That’s exactly right. I’ve been saying this for a while: there is no industry, save maybe the oil business, that could yield the type of profits Apple is used to with the iPhone. And that points to a lot of disappointment in the eyes of Wall Street no matter what comes — unless Apple buys Exxon.

blogoculaire asked:

What is the percentage of time you use your iPad(s)/iPhone versus PC/MacBook(s). Can you make it to 100% soon?

I’d say it’s probably 70/30 on iDevices vs. MacBook. Most of the MacBook Air time is work-related. And that figure is so heavily tilted in the iDevices favor because I use the iPhone far more than any other device.

That said, when it comes to “general computing”, I much prefer to use the iPad Air (with the Logitech keyboard) for almost everything. But I suspect a rumored 12” Retina MacBook Air could tilt the numbers back in the MacBook favor, if only temporarily.

We don’t take so long and make the way we make for fiscal reasons. Quite the reverse. The body is made from a single piece of machined aluminium. The whole thing is polished first to a mirror finish and then is very finely textured, except for the Apple logo. The chamfers are cut with diamond-tipped cutters. The cutters don’t usually last very long, so we had to figure out a way of mass-manufacturing long-lasting ones. The camera cover is sapphire crystal. Look at the details around the sim-card slot. It’s extraordinary!
Jony Ive, describing his iPhone to John Arlidge.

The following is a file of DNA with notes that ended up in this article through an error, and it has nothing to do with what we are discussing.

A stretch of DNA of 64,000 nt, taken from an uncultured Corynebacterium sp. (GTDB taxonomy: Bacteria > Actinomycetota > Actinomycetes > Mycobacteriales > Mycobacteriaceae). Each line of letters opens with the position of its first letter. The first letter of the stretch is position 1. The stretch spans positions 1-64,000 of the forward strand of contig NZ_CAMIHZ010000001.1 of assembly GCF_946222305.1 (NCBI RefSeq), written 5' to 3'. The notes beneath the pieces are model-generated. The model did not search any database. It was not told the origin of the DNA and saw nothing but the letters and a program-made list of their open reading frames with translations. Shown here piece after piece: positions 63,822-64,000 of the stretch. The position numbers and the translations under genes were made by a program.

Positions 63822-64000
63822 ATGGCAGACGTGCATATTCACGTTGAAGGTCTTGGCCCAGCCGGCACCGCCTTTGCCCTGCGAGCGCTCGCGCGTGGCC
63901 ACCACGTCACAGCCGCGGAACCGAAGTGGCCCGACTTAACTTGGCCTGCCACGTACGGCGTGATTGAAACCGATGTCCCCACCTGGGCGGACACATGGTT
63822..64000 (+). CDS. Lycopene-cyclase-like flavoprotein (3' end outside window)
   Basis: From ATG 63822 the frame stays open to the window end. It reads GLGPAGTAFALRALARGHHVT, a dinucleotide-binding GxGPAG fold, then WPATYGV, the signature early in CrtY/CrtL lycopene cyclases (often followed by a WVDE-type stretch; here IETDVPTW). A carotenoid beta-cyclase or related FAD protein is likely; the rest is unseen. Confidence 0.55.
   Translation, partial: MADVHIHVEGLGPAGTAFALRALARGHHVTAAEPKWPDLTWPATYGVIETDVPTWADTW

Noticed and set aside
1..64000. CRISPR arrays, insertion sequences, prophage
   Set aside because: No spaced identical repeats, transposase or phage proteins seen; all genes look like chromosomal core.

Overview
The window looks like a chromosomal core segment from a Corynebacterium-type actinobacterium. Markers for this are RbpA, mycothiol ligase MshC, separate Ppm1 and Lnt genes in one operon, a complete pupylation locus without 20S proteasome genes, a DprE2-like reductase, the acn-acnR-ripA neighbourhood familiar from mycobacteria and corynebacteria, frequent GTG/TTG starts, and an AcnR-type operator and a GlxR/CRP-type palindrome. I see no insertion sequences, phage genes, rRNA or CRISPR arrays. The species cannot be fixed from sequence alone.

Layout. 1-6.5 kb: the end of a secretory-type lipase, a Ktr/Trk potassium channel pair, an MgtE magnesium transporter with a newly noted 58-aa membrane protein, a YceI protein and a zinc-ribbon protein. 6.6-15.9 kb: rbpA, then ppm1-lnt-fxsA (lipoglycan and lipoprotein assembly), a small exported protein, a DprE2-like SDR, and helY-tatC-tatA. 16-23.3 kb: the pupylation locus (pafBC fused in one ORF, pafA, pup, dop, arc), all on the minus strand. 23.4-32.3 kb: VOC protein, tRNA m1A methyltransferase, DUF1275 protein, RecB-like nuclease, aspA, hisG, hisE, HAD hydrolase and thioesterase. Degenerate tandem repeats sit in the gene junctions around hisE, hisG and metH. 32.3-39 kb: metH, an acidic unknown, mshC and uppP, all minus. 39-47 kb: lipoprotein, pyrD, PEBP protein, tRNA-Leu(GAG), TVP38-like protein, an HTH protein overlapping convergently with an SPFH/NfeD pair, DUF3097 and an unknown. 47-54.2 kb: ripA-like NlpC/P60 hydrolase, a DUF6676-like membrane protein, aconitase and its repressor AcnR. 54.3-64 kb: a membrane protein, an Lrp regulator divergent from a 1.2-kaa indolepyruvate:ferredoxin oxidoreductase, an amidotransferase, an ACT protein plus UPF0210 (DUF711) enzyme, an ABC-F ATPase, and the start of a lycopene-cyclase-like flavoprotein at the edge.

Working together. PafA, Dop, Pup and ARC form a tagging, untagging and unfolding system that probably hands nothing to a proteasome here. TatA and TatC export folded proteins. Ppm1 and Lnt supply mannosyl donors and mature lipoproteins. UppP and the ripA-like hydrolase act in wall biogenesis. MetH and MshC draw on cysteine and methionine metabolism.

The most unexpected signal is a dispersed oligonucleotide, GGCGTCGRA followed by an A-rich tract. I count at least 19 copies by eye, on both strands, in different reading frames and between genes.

corynadilo asked:

When do you think 32GB will be the floor for iPhones? My last two phones I have opted for 32GB which I am about out growing now. $200 premium for a measly 64GB is highway robbery in 2014.

Yeah, I’d imagine (though have no actual knowledge) that we’ll see a 128GB iPhone in the next iteration. Maybe that means the end of the 16GB model, or maybe it means that’s reserved for the more affordable version. 

The one thing working in the other direction is the movement of all entertainment to the cloud. That is, Spotify, Beats, Rdio, iTunes in the Cloud, etc, allow you to keep a lot less music stored on your device these days (though some is saved for offline capabilities, of course).

Still, while that has alleviated some of the need for a lot of storage, apps continue to grow in size — particularly games. Many are over 1GB now. 16GB seems untenable. And 128GB seems inevitable. (And that should drive the price down of the 64GB models, etc.) 

Update: As, of course, as my buddy Cap notes, photos and videos are driving this need for more storage perhaps above all else.

Suzanne Vranica:

Samsung gave ABC smartphones to use during the broadcast and was promised its devices would get airtime, these people said. At least one of the product plugs was planned: during the “red carpet” preshow, ABC ran a clip of six aspiring young filmmakers touring Disney Studios. The group were seen in the video using Samsung devices.

The origin of the “selfie” shot was a little different. Ms. DeGeneres, in the days leading up to the broadcast, decided she wanted to take “selfies” during the show and ABC suggested she use a Samsung since it was a sponsor, another person familiar with the matter said.

"Suggested".

Better yet:

During rehearsals Samsung executives trained Ms. DeGeneres on how to use the Samsung Galaxy, two people familiar with the matter said.

"Trained".

And the kicker:

The Samsung stunt didn’t come off without a hitch: many people were quick to note on Twitter that the Oscar host was also tweeting during the evening with rival Apple’s iPhone.

Backstage, of course.